About that civil right of all humans to immigrate to the US...

Discussion in 'Immigration/Illegal Immigration' started by cnelsen, Feb 1, 2017.

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  1. cnelsen
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    cnelsen BANNED

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    We’ve heard endless denunciations of the Trump administration’s initial minor adjustments to immigration and refugee policy as violating the sacred civil right of foreigners to relocate to America without Americans, you racists, having the slightest say in who and how many immigrants are let in.

    Apparently, Extended Stay America is who we are.

    For example, consider Trump’s announced intention to look more favorably upon Middle Eastern Christian refugees fleeing ISIS and to look more skeptically upon citizens of seven countries that the Obama administration had put on its list of terrorism-prone places. This has been screechingly vilified as a “religious test” that violates the First Amendment’s ban on Congress making laws respecting an establishment of religion.

    Being prudent about terrorism, we are repeatedly informed, constitutes disparate impact discrimination against Muslims. The fact that terrorism is largely a Muslim phenomenon in recent decades means that the U.S. can’t do anything to limit immigration from terror-exporting countries because they tend to be predominantly Islamic.

    The conventional wisdom on immigration is rapidly hardening into an ideology of extremist open-borders lunacy, with the Statue of Liberty obsessively invoked to prove that America was founded upon the principle of Muslim mass migration.

    Evidently, the arc of the moral universe bends toward submission.

    Like most Americans, however, I have had up-close exposure to the workings of immigration. So let me recount for you some old family gossip that reminds me of facts unwelcome in the news at the moment.

    Blond Russian girlfriends were an exotic innovation in American life when my lonely widower father-in-law brought one back from a trip to Leningrad in 1991 with the Chicago Symphony Orchestra.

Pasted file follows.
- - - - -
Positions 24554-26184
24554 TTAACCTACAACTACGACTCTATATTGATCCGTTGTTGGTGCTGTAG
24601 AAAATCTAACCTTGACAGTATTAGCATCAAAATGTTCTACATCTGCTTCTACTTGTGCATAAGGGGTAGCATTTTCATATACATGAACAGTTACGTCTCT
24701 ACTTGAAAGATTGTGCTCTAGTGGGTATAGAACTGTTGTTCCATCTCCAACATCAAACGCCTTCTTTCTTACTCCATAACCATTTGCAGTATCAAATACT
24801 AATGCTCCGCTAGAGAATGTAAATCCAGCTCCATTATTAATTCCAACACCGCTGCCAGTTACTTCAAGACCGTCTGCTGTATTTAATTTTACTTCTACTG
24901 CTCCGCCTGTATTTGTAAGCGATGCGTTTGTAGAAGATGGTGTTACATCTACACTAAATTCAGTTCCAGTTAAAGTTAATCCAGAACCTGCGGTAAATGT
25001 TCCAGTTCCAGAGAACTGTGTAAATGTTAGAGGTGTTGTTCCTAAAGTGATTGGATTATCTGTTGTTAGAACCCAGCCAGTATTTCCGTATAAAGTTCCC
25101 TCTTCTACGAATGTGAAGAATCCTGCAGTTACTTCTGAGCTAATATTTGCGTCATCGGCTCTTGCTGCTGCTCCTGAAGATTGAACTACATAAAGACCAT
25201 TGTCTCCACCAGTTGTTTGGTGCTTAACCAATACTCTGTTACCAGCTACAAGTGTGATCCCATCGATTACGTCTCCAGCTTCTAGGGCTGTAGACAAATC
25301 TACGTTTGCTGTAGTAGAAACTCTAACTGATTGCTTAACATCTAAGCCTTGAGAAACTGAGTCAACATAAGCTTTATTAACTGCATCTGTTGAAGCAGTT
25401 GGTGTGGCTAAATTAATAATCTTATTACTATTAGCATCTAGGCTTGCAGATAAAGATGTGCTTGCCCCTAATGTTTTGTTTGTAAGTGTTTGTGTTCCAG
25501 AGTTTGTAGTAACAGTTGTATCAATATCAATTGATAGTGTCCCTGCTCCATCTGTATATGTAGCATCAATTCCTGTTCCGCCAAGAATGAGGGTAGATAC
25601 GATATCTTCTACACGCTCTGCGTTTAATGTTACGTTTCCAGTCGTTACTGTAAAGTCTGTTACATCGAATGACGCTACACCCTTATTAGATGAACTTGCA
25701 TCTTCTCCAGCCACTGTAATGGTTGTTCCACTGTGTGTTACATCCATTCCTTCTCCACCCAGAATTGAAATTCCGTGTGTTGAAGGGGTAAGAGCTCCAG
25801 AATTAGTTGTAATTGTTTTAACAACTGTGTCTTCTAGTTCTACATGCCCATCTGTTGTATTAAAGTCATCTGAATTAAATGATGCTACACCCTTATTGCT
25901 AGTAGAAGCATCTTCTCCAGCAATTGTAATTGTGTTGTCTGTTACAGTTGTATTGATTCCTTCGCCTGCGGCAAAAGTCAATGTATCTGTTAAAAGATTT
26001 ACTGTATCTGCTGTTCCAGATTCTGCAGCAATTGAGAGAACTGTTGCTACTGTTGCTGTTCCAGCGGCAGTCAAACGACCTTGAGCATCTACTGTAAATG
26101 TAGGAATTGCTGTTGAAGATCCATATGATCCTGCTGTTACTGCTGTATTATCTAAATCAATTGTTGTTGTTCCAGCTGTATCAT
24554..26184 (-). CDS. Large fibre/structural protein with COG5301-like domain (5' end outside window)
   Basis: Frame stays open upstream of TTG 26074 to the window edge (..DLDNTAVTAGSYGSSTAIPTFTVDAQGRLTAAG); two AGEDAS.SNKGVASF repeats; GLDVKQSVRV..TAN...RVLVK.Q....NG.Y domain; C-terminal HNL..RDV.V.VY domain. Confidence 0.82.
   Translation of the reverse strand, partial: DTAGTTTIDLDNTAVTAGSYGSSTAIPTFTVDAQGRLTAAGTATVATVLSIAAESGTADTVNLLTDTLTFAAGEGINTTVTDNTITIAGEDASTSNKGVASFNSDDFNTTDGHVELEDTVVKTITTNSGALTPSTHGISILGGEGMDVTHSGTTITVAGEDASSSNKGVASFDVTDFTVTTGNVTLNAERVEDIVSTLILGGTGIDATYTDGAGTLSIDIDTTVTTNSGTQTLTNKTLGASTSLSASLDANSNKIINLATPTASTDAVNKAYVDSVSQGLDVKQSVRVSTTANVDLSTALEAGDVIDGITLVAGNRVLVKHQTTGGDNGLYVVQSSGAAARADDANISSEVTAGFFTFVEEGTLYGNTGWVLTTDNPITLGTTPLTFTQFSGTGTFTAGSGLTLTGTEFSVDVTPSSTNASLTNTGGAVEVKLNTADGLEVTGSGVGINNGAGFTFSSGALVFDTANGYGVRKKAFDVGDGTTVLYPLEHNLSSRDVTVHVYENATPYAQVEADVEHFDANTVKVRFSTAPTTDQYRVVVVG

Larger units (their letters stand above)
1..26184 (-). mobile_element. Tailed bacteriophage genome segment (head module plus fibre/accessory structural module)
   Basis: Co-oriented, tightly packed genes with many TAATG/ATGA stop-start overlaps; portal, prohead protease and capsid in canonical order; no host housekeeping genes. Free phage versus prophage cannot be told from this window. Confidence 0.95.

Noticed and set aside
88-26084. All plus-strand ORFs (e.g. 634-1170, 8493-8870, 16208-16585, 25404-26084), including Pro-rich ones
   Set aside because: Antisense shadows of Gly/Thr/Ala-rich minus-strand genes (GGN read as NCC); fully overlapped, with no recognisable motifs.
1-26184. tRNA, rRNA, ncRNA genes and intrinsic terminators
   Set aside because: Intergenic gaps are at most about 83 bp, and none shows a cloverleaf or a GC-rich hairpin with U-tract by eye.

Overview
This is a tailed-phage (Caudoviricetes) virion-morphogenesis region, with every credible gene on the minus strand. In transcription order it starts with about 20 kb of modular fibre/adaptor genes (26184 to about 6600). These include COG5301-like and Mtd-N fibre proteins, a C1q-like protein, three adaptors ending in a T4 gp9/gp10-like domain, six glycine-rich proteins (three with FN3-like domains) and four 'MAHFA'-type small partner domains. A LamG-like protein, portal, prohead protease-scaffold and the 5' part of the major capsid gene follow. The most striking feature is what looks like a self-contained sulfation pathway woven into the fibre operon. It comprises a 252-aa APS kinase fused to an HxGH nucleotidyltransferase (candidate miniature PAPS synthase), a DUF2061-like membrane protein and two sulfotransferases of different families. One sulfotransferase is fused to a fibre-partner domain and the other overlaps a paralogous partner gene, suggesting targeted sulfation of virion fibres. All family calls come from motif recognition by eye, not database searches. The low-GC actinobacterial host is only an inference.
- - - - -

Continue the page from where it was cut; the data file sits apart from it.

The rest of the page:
Alina soon made herself at home on his farm in Illinois. It turns out, however, that there actually are laws against random people from around the world moving permanently to America without the government’s permission. And nobody worries that it’s racist to keep out blond white people. So, the Immigration and Naturalization Service kept pestering her about her visa.

    Alina wanted my father-in-law to solve her immigration problem for her by marrying her. But, as so often is the case, his four children did not look favorably upon a new claimant to the modest inheritance he and their late mother had laboriously compiled for them.

    She then investigated alternatives such as a fake marriage to somebody else, much like the blond Russian Farook-in-law who fake-married professional cuckold Enrique Marquez, the patsy who helped the Pakistani couple get the guns to massacre all those people in San Bernardino in 2015.

    Perhaps the most memorable tactic Alina came up with around 1995 in her battle with the INS was to pay to have genealogical documentation back home in Russia assembled (or perhaps forged—she was characteristically hazy about the details) that would prove to the government that she was Jewish and thus entitled to asylum under the 1990 Lautenberg Amendment.

    This was a striking gambit for several reasons.

    First, nobody in America had ever heard a word before about her being Jewish. Maybe she was Jewish the way Christopher Hitchens announced late in life that he was Jewish, much to the surprise of his brother, Peter Hitchens. Or maybe not.

    Second, it wasn’t obvious why people of Jewish descent were in need of a special legal privilege affording them refuge in America from Boris Yeltsin’s Russia. After all, the newspapers in the mid-1990s were full of encouraging accounts of Harvard and MIT economists, such as Larry Summers, Andrei Shleifer, Jeffrey Sachs, and Stanley Fischer, tutoring their Muscovite protégés on the latest Cambridge consensus on privatization and free markets.

    Sure, maybe the new Russia was enduring some growing pains, but Jewish people, at least, seemed to be thriving there. As Yale law professor Amy Chua pointed out in her 2002 book World on Fire, five of the seven richest oligarchs in 1990s Russia were Jewish. (In Putin’s Russia, about one-fifth of the billionaires are Jewish.)

    What wasn’t surprising at the time, however, was that the U.S. government could legally favor some religious groups and disfavor others in its policies toward the outside world.

    I was distinctly aware of this because my cousin Mike had been a staffer for Henry Jackson (D-WA), the famous “Senator from Boeing,” who led the military–industrial complex wing of the Democratic Party. Among other Jackson staffers were more historically consequential figures such as the early neoconservative operatives Richard Perle and Ben Wattenberg.

    Richard Nixon and his chief domestic policy adviser Daniel Patrick Moynihan had conjured neoconservatism into existence in 1969 by pointing out to Moynihan’s friends among Jewish intellectuals that American support for Israel was contingent upon America not losing the Cold War to the Soviet Union.